Final approvals were given Wednesday allowing the CRDA to absorb the Atlantic City Convention & Visitors Authority, according to sources with knowledge of the agreement.

The transaction was mandated by the same 2011 legislation that created the Atlantic City Tourism District and follows more than two years of negotiations.

Both the Atlantic City Convention Center and Boardwalk Hall will now be controlled by the Casino Reinvestment Development Authority as a result. ACCVA President Jeffrey Vasser and CRDA Executive Director John Palmieri signed off on final certifications Wednesday allowing the merger to take place, sources said.

The ACCVA will now become a division of the CRDA, and the authority will assume the ACCVA’s assets and liabilities.

State lawmakers said the development is positive for the resort and will allow for streamlining of marketing responsibilities.

“Having a unified team with all of the oars pulling in the same direction is so important for the overall competitiveness of the resort and its economic revitalization,” said Assemblyman Chris Brown, R-Atlantic. “The merger of the ACCVA into the CRDA eliminates a layer of bureaucracy and makes the organization more efficient.”

Assemblyman John Amodeo, R-Atlantic, echoed those sentiments but also expressed concern about the future of the ACCVA employees who are expected to merge into the CRDA.

Legislation introduced last year would have protected the seniority of ACCVA employees, but Gov. Chris Christie issued a conditional veto of that legislation.

“Essentially, (Christie) said the purpose of everything coming under CRDA was to allow CRDA to make those decisions. If we tied their hands, it wouldn’t allow the CRDA to do their job,” Amodeo said, adding that he’s unclear how the merger might affect seniority.

Both Vasser and Palmieri have previously said they don’t expect jobs to be lost.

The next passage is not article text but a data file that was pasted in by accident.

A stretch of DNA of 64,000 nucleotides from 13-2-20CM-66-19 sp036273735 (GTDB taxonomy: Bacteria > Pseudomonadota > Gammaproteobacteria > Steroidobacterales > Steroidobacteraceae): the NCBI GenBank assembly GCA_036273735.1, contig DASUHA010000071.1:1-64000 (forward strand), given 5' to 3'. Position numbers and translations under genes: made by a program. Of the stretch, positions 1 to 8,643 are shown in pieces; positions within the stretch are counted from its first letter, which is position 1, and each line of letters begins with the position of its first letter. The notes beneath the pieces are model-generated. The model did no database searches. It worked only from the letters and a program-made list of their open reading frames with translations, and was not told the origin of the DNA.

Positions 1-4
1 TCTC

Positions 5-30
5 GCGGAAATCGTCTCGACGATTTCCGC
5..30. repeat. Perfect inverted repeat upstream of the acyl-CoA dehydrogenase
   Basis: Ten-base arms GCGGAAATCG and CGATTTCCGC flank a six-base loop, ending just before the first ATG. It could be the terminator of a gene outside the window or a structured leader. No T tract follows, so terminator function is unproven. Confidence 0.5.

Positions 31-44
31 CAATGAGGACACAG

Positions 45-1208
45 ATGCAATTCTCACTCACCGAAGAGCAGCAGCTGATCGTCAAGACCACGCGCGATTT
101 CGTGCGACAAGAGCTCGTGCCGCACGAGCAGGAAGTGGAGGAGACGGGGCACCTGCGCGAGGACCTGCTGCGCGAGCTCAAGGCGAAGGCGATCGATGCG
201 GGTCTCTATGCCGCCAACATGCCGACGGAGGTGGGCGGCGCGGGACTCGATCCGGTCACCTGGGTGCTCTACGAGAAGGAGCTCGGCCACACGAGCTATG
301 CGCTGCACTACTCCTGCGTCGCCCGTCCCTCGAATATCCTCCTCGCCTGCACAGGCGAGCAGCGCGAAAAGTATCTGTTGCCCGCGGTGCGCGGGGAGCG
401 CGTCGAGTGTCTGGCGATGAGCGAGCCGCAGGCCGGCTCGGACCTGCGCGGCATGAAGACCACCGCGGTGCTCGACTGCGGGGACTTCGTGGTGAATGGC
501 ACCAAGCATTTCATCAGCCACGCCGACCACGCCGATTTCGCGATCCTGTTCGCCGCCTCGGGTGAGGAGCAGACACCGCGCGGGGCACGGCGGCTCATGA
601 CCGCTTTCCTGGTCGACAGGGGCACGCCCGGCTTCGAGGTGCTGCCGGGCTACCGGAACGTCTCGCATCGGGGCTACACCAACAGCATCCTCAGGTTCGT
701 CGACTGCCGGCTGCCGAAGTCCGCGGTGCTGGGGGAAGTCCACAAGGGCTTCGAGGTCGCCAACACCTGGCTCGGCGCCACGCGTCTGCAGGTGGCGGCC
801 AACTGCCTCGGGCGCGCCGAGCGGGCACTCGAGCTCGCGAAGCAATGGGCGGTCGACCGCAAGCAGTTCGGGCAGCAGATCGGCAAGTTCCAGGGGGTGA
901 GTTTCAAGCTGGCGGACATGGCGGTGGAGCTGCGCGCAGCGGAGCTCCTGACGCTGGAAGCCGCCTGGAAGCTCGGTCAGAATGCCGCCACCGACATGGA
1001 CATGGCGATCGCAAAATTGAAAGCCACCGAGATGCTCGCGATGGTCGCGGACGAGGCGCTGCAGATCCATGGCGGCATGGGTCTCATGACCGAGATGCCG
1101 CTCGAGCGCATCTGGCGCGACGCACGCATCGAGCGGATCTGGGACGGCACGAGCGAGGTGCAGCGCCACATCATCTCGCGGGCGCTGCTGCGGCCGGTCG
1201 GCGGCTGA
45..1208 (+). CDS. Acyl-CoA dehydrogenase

“Being a blue-collar worker my whole life ... I think it’s important that (the employees) are respected and given the opportunity to laterally find positions they’re qualified for in the CRDA,” Amodeo said. “If these people were to lose that, I just don’t think that’s fair.”

Mike Drewniak, a spokesman for the governor, did not respond to a request for comment Wednesday.

Tourism District legislation initially called for dissolving the agency entirely. Christie took aim at the authority’s spending and said it was clear that another entity should be in charge of marketing the city. He later softened his stance to suggest that the authority become a division of the CRDA.

In a similar move two years ago, the Atlantic City Special Improvement District dissolved and transferred its assets and liabilities to the CRDA, becoming a division of the authority. The CRDA assumed the staff, equipment and programs of the district while Don Guardian, the district’s executive director, retained his title and was named head of the division.

However, merging the Special Improvement District with the CRDA — a move that took place two months after the Tourism District legislation was passed — was a far less complex process than the challenge officials faced in the case of the ACCVA. It has also taken much longer than anyone predicted.

The process was complicated by the complex ownership situation involving Boardwalk Hall and the Convention Center. The state, three authorities, private investors and multiple bond trustees and issuers have been involved. Complications date to 2008, when the ACCVA began to separate from the New Jersey Sports & Exposition Authority.

Christie has said he began staff meetings to coordinate the transfer process even before Tourism District legislation was signed. Vasser predicted that the process would be grueling but suggested it might take several months rather than years. Officials faced a February 2014 deadline to complete the process, coming two years after the adoption of the Tourism District Master Plan.

The ACCVA was formed in 1993 through the merger of the Atlantic City Convention Center Authority and the Atlantic City Convention & Visitors Bureau. It operated under the umbrella of the New Jersey Sports & Exposition Authority until the two agencies began to separate in 2008. The ACCVA was regarded as the city’s primary marketing arm until the Atlantic City Alliance was created by Tourism District legislation.

Contact Jennifer Bogdan:

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